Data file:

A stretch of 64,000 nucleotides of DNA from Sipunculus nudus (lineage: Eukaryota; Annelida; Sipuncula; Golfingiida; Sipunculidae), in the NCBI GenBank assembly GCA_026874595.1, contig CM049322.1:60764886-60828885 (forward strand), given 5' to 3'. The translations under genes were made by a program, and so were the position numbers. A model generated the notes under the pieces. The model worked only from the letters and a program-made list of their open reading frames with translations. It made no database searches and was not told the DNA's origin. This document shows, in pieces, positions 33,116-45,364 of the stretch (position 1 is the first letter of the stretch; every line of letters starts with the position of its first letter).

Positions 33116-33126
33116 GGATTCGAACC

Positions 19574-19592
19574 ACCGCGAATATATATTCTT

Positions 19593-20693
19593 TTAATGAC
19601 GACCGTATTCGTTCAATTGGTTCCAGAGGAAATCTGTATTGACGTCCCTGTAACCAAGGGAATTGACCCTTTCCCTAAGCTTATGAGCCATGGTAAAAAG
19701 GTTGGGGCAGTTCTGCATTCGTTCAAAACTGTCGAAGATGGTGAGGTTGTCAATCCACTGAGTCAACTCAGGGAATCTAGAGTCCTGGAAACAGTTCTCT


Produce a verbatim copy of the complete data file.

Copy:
A stretch of 64,000 nucleotides of DNA from Sipunculus nudus (lineage: Eukaryota; Annelida; Sipuncula; Golfingiida; Sipunculidae), in the NCBI GenBank assembly GCA_026874595.1, contig CM049322.1:60764886-60828885 (forward strand), given 5' to 3'. The translations under genes were made by a program, and so were the position numbers. A model generated the notes under the pieces. The model worked only from the letters and a program-made list of their open reading frames with translations. It made no database searches and was not told the DNA's origin. This document shows, in pieces, positions 33,116-45,364 of the stretch (position 1 is the first letter of the stretch; every line of letters starts with the position of its first letter).

Positions 33116-33126
33116 GGATTCGAACC

Positions 19574-19592
19574 ACCGCGAATATATATTCTT

Positions 19593-20693
19593 TTAATGAC
19601 GACCGTATTCGTTCAATTGGTTCCAGAGGAAATCTGTATTGACGTCCCTGTAACCAAGGGAATTGACCCTTTCCCTAAGCTTATGAGCCATGGTAAAAAG
19701 GTTGGGGCAGTTCTGCATTCGTTCAAAACTGTCGAAGATGGTGAGGTTGTCAATCCACTGAGTCAACTCAGGGAATCTAGAGTCCTGGAAACAGTTCTCT